Shoppers should be wary of the sales pitch
Posted May 29, 2014
Raleigh, N.C. — Nissan got into some trouble in January when it ran and ad showing one of its pickup trucks pushing a dune buggy up a steep hill. The problem is that the truck isn’t capable of such a stunt.
The Federal Trade Commission called the ad “deceptive.”
Ads like that happen more often than shoppers might expect. Illegal regulators can’t monitor everything, so it’s up to shoppers to read the fine print.
Experts suggest that shoppers start by watching for certain buzz words.
The FTC says companies that use the phrase “satisfaction guaranteed” should only say it if full refunds are provided or if the limitations are stated.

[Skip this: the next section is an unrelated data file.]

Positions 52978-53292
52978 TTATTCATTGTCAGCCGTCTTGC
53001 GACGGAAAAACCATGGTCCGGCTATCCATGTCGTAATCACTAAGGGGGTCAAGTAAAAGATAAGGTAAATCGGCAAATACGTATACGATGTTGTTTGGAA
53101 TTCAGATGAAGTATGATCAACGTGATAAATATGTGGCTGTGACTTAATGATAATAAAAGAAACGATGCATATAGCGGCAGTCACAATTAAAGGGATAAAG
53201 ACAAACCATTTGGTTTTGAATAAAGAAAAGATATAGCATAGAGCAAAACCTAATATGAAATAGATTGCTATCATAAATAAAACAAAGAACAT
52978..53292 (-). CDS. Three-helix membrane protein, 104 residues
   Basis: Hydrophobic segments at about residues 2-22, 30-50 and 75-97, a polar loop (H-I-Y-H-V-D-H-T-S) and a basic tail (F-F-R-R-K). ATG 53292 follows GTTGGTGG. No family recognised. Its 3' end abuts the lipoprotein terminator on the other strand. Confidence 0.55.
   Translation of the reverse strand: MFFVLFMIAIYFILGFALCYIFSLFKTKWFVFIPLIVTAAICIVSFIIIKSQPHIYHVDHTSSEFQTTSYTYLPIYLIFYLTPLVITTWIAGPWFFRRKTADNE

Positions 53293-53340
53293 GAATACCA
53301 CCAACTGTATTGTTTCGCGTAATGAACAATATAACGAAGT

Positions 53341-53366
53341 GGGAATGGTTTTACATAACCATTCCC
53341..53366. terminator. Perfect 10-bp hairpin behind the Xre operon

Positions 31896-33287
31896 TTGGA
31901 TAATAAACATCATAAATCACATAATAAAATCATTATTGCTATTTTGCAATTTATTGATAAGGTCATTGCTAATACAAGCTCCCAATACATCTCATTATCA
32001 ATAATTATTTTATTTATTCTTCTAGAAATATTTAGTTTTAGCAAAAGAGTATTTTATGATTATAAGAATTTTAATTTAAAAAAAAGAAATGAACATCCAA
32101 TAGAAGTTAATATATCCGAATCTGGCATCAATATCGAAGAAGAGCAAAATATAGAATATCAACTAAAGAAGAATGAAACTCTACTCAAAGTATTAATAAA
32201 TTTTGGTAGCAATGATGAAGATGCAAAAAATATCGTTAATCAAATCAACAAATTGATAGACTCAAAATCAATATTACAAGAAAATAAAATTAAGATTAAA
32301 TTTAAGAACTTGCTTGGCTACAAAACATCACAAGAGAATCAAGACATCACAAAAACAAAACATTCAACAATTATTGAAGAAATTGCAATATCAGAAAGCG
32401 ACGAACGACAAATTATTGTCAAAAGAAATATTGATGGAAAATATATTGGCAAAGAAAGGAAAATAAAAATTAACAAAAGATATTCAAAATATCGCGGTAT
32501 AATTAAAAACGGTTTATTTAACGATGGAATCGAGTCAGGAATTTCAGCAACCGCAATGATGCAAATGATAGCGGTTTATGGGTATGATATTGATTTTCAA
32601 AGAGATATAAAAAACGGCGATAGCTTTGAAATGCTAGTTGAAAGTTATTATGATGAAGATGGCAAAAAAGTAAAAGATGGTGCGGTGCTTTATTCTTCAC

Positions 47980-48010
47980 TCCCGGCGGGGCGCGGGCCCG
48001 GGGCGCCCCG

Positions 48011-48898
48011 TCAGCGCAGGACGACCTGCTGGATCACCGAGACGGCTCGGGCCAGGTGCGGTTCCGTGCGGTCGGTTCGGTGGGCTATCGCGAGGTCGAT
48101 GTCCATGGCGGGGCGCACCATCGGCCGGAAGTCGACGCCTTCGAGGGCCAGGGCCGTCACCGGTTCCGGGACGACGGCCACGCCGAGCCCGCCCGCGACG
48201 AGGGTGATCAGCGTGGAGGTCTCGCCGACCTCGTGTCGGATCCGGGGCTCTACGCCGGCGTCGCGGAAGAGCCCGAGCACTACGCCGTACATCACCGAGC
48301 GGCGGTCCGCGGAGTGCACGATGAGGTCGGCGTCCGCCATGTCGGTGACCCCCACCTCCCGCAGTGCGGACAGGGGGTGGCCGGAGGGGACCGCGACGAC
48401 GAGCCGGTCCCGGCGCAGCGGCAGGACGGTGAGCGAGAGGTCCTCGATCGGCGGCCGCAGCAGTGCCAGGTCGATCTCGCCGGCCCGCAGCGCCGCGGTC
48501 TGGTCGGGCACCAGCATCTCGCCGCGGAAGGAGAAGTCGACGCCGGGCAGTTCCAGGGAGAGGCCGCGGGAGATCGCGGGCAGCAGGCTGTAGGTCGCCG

The website Glasses USA advertises a satisfaction guarantee, but a refund on some items will cost shoppers a 20 percent re-stocking fee. Michelin’s 30-day satisfaction guarantee means tires can be returned only for a new set. There’s no refund involved.
Shoppers should also be skeptical with “going out of business” sales as well as the use of “free.” While a very powerful come-on, shoppers usually have to purchase something in order to get the “free” part.
“Free trials” are something else shoppers should be wary of. If it isn’t canceled in time, companies may automatically enroll shoppers for a monthly service.